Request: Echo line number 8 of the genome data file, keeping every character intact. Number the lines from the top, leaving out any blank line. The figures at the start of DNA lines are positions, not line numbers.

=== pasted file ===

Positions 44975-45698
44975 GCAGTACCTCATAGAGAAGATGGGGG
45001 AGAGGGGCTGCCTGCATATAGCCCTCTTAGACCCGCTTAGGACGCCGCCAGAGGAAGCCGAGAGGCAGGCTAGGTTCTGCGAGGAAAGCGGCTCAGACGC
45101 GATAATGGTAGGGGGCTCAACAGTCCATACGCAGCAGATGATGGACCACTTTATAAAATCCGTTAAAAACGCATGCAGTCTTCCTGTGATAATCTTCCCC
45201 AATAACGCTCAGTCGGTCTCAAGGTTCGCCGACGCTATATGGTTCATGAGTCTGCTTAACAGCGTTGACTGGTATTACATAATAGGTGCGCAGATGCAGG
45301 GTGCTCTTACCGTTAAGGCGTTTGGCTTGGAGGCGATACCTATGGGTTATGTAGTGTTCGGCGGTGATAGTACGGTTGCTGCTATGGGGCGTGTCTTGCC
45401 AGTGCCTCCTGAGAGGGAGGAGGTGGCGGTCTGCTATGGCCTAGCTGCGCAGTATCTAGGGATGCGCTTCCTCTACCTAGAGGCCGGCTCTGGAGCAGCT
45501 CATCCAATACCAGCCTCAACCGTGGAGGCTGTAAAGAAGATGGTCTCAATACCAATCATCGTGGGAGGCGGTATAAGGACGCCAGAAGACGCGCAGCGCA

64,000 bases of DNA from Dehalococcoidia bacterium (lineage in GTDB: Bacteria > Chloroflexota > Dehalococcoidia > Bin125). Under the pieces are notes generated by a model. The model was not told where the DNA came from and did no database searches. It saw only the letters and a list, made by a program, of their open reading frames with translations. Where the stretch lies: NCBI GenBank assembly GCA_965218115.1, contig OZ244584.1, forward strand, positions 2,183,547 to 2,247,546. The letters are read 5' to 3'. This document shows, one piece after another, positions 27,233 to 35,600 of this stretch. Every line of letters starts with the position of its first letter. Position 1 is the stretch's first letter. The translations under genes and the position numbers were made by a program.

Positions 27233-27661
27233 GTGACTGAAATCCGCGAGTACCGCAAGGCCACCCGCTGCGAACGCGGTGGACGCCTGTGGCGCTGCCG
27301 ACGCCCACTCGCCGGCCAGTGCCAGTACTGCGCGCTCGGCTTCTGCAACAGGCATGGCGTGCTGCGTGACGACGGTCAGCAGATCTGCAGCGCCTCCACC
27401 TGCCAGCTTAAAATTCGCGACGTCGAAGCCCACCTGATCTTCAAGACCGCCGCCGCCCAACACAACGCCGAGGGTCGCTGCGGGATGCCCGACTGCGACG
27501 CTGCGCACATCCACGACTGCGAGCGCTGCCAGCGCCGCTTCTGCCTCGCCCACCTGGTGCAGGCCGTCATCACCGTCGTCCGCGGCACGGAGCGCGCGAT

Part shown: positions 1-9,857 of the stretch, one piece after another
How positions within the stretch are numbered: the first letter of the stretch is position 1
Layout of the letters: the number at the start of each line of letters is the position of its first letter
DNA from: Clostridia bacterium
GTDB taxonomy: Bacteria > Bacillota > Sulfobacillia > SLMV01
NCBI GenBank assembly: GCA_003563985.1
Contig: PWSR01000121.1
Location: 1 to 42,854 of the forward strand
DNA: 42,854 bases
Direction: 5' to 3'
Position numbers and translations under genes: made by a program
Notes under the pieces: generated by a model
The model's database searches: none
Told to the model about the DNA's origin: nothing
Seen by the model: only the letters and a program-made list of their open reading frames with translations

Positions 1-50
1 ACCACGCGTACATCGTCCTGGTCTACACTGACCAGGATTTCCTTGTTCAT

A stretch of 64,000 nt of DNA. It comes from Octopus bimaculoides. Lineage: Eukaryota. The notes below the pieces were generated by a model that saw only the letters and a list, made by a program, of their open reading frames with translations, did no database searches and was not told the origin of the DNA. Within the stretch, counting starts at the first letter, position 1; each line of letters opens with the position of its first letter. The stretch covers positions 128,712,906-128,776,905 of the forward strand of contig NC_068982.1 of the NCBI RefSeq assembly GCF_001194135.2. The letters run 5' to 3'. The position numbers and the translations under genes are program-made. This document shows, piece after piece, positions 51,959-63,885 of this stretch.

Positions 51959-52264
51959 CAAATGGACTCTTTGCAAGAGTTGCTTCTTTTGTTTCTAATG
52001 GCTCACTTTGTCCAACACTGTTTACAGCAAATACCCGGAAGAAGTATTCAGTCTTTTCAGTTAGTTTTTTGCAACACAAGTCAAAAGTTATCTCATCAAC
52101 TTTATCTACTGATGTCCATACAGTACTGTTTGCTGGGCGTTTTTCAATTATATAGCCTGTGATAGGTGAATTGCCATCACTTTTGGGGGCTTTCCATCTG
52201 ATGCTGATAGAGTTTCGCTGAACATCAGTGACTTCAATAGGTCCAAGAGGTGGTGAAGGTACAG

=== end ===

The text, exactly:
45501 CATCCAATACCAGCCTCAACCGTGGAGGCTGTAAAGAAGATGGTCTCAATACCAATCATCGTGGGAGGCGGTATAAGGACGCCAGAAGACGCGCAGCGCA